RPGaDay August 25

What makes for a good character?

cropped-cropped-brent-chibi-96.jpgGood characters need a few things. First, the player has to want to play it. Seems pretty obvious, but I’ve run games where a player ended up playing a class they weren’t fond of because the group needed it, and hated every minute. If the player isn’t excited about the character, they’ll never play the character to its potential. Second, the character should fit the setting and tone of your campaign. If I’m running a high-fantasy campaign in a Tolkienesque setting, maybe you need to wait to play your gritty samurai character. Or give me a pretty fantastic reason why your special snowflake fits in after all. Without that, I’ll either have to come up with some justification for the samurai’s existence when there is nothing inherent to the setting to support that type of character, or we’ll have to just ignore the fact that the character is a samurai (and then what’s the point of playing one?). The same thing would apply to building an obvious comedic character when the campaign’s tone is super-gritty and dark, or vice versa. You should get a sense of both the tone and the setting during the pre-campaign discussion with the group. Don’t do one of those? Great time to start then, because it saves so many headaches down the road.

One thing I don’t think you need for a good character is party balance. Opinions may differ, but as a GM I don’t need my players to check off the fighter-rogue-mage-cleric checklist during character creation. I am entirely comfortable with an “off balance” party. No one wants to play a cleric or spellcaster? No problem. No front-line fighters? Great! I’m happy to make some adjustments to accommodate, emphasis on “some”. I’ve found it interesting to see how an asymmetrical party handles encounters designed for a balanced group. Some of the most imaginative player solutions come from that, I’ve found.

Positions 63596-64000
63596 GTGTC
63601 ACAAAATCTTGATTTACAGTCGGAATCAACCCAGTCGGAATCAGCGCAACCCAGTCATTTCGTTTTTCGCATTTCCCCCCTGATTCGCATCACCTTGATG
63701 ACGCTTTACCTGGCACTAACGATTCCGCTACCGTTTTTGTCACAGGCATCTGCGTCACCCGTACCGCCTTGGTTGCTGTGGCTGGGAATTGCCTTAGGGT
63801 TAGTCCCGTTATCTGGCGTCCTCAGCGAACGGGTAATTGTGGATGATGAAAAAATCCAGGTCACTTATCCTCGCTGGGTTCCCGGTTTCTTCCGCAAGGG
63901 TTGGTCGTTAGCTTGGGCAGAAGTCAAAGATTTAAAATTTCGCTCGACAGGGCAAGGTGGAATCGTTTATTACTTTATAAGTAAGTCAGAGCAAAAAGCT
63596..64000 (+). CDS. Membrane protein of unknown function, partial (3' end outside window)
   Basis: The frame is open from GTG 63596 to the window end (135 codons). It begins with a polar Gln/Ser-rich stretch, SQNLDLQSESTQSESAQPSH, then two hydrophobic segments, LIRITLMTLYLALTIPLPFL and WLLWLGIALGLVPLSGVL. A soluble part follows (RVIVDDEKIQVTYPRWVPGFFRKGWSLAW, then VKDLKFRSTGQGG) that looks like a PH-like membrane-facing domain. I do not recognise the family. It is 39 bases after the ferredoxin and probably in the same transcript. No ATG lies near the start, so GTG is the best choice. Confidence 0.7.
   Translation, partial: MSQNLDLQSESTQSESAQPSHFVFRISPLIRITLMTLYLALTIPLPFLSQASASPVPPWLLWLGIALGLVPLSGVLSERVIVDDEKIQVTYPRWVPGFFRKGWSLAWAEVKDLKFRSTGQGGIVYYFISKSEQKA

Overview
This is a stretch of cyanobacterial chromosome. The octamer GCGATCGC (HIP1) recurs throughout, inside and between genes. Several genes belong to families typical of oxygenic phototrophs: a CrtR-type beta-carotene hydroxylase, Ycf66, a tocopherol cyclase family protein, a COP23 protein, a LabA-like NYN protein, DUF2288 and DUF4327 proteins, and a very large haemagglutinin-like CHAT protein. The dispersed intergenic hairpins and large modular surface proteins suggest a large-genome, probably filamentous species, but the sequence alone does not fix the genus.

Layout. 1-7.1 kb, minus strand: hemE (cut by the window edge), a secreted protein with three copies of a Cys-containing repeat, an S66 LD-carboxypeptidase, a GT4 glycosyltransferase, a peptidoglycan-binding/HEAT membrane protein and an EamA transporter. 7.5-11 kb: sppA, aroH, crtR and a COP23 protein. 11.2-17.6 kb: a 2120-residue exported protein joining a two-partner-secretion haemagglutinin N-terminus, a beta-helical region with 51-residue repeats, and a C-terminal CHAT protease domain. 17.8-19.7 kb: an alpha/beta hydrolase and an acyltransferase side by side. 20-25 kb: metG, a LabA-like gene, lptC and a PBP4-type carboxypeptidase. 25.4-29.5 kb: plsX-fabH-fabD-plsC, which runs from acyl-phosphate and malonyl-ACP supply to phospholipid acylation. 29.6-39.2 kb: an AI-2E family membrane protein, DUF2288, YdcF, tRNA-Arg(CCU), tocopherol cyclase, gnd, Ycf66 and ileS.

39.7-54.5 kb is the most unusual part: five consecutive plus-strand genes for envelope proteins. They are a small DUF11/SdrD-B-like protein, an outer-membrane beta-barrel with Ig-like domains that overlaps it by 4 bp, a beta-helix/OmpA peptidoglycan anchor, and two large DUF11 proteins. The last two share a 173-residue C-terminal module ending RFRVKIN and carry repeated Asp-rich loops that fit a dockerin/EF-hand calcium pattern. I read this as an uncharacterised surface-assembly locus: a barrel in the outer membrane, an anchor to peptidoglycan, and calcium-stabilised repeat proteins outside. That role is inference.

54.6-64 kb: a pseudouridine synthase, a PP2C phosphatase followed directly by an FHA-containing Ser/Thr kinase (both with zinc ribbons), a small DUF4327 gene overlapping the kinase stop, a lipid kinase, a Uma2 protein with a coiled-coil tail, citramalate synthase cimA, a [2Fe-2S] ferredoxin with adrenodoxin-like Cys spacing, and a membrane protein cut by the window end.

RPGaDay August 19

Best way to learn a new game?

cropped-cropped-brent-chibi-96.jpgI don’t know if it’s the best way, but it works for me. After I’ve skimmed the rule book to get an idea of the mechanics and setting feel, I roll up a character. I don’t worry about min-maxing or making the “best” character for the game. Instead, I focus on making the character I want and I see how much the system “fights” me. If I’m getting a lot of push-back from the game, I look at why. Is the game not what I thought it was? Am I missing some aspect of the system? Is it just a clunky system? If I’m not getting any push-back, I also look at why, because maybe I’m still not getting some aspect of the game.

I’ll make a few characters of different types, just to get a feel for the different aspects of the game’s mechanics and setting. Taking D&D 5e as an example, I rolled up one character for every class and tried to keep an even spread of the races throughout. Each class’s abilities make you focus on different aspects of the rules, and gives a good basic grounding in the game.

There are also two benefits to this from a game master perspective. One, I can see what each class is going to be focused on in-game, what that class will want from the world around them at least in general terms. That can help me figure out what will entice/repulse my players, since they picked that class for a reason. Two, I now have the bones of an NPC of each class, ready to be fleshed out and dropped into my game. Why yes, that stone did ricochet off that bird and hit another bird. Fancy that.

Plus, I really enjoy making characters. I remember sitting in my room when I first got a hold of the Star Trek RPG from Fasa, making character after character. I filled a binder with my starship crews, all ready to explore new worlds. When it came time to run the game, I amazed my players by having this fully realized crew for their ship.

What do you do to learn a new game? Drop it in the comments below.

For the Players: Five Ways Your Characters Know Each Other

At the start of every new campaign, players struggle to come up with interesting backgrounds for their characters. Most often their character is a lone wolf, who lived a varied and interesting life before meeting the other characters as a complete stranger. That is certainly fun, and the “band of strangers bonding through adversity” is a pretty standard trope in fantasy and sci-fi lore.